Olympus M.Zuiko Digital ED 12-100mm f/4 IS PRO Lens

Rounding out the news from Olympus is a new compact 16.1MP Olympus Pen E-PL-8 mirrorless that will replace the E-PL 7 in the lineup, with improved ergonomics, a “self-guided” selfie touch-screen option with an easy interface, and a variety of consumer-aimed in-camera modes enabling, for example, 1, 2, 4, and 8-second video clips to be integrated in-camera to create a final production video, complete with background music. The basic concept: image quality surpassing smartphones, with enhanced opportunities for creative imagery that can be uploaded intuitively to smartphones or social media via Wi-Fi. In short, if you can’t beat ’em, join ’em!

Olympus PEN E-PL8 Mirrorless Micro Four Thirds Digital Camera

Panasonic Teases but Also Delivers

The biggest buzz at the Panasonic booth was generated by the appearance, at least under glass, of the LUMIX GH-5, said to be the world’s first 4K 60p/50p video recording single-lens mirrorless camera (DSLM) featuring 6K Photo, a system that can extract approximately 18MP still images from ultra-high-quality video with about 9 times the pixel count of Full-HD. Enticing, but alas that’s all we know about the new LUMIX GH5, except that it’s scheduled to go into commercial production and reach the global market in early 2017.

Panasonic Lumix DMC-GH5 Mirrorless Micro Four Thirds Digital Camera

We were able to get our hands on the new compact LUMIX DMC-FZ2500, which has a 1-inch 20.1MP CMOS sensor, and the newly developed 20x (24-480mm equivalent) optical zoom LEICA DC VARIO-ELMARIT lens announced along with it. The lens features inner zoom structure that enhances stability, providing smooth zooming. By combining built-in ND filters, 4 modes of ND filtration are available directly -2EV (1/4), -4EV (1/16), -6EV (1/64) and AUTO. Users can record videos while keeping the exposure level the same with a fixed shutter speed or with a fully open aperture, even in very bright environments, and the camera provides seamless iris control with a nine-blade aperture diaphragm and new galvanometer-type actuator.

Lumix DMC-FZ2500 has built-in ND filters

The new LUMIX FZ2500 also enables unlimited 4K video recording, is capable of recording Full-HD videos with an ultra-high bit rate of 200 Mbps (ALL-Intra) or 100 Mbps (IPB) without any duration limit. Other video features include live image output via an optional micro HDMI cable simultaneously while recording video, VFR (Variable Frame Rate), Slow & Quick motion, and Dolly Zoom. The camera’s Contrast AF System features DFD (Depth from Defocus) technology, enabling AF in as little as 0.09 seconds, and a full-res burst rate of 12 fps (in AFS mode) and 7 fps (in AFC mode), for a maximum of 100 JPEG or 30 (RAW) images. You will also find an OLED LVF (Live View Finder) with 2360K-dot resolution, free-angle 3.0-inch approximately 1040K-dot touch-control monitor, and Wi-Fi connectivity. The FZ2500 is slated for November, 2016 delivery.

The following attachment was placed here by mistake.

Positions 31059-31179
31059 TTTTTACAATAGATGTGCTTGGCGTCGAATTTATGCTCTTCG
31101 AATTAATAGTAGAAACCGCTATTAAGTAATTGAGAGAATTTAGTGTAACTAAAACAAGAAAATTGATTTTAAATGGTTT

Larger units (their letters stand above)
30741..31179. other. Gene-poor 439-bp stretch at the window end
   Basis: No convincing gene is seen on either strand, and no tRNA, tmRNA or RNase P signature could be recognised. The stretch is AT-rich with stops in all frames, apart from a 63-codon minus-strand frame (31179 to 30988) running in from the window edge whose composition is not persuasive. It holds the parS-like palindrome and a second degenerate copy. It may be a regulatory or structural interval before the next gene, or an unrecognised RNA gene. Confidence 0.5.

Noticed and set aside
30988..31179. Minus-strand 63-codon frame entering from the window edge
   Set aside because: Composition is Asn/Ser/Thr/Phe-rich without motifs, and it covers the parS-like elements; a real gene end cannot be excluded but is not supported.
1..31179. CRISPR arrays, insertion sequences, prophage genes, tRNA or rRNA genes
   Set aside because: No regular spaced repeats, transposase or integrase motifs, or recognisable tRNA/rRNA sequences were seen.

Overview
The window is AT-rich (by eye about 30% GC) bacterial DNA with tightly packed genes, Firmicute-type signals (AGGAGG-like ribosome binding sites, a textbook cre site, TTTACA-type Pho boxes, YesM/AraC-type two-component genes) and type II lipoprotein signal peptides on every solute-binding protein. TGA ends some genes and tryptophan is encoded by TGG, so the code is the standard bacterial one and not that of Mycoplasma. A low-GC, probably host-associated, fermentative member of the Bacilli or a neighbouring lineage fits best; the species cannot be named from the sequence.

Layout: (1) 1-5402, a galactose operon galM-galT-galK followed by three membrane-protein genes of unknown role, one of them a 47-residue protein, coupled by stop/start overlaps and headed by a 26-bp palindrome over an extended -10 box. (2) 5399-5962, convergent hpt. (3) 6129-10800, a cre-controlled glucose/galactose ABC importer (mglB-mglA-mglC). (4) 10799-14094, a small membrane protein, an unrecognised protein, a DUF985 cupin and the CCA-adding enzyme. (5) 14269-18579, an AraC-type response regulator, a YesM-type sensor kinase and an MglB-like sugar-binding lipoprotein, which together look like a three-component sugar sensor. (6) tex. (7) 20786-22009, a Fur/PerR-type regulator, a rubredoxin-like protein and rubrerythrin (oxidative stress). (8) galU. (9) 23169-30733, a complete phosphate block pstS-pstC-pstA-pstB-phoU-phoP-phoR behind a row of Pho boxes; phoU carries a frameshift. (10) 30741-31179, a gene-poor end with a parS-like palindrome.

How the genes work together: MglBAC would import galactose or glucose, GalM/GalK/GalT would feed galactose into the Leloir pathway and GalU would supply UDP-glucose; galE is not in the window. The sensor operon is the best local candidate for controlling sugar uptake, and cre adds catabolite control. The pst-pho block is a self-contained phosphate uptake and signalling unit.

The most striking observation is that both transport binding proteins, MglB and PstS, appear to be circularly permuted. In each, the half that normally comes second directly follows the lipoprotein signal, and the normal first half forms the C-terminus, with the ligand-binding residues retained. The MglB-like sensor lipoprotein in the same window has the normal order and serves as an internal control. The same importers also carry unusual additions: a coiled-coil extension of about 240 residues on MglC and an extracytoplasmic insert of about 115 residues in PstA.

Panasonic Lumix DMC-FZ2500 Digital Camera

Medium Format Rocks: A Brace of Modular Mirrorless Digital Hasselblads

The new X1D-50C follows Hasselblad’s traditional modular concept but takes it to a new generation with neo-Bauhaus styling that generated lots of excitement from the crowds ogling it in its glass case. Said to be inspired by Hasselblad’s classic V-series mechanical film cameras, this stunning 50MP camera was a non-functional prototype, but we were assured it’s slated for production “fairly soon.” The palm-sized X1D features an advanced 50MP CMOS sensor that can “capture extremely detailed images with super-accurate color rendition and will be compatible with all 12 existing H-system lenses, as well as a new line of dedicated autofocus lenses.” The X1D system also provides a wide range of shutter speeds, has full flash sync to 1/2000 of a second, and its robust weather-resistant body weighs only 725 g. Other features include HD video capture, Wi-Fi, and built-in GPS capability.

Hasselblad X1D-50c Medium Format Mirrorless Digital Camera

Hasselblad has also released two versions of the H6D, the latest member of the esteemed long-running H line. The new Hasselblad H6D-100c has a 100MP CMOS sensor, and the H6D-50c employs a 50MP CMOS sensor. Both models offer an extended range of shutter speeds—60 minutes to 1/2000 of a second, an expanded ISO range, a higher burst rate, and a new USB 3.0 Type-C connection that results in a much faster data transfer. The H6D-100c also includes 4K video capture, a high-definition touchscreen LCD, Wi-Fi connectivity as standard, and an HDMI connector for use with external monitors.

Hasselblad H6D-100c Medium Format DSLR Camera


No word about the"x" series from Hassleblad !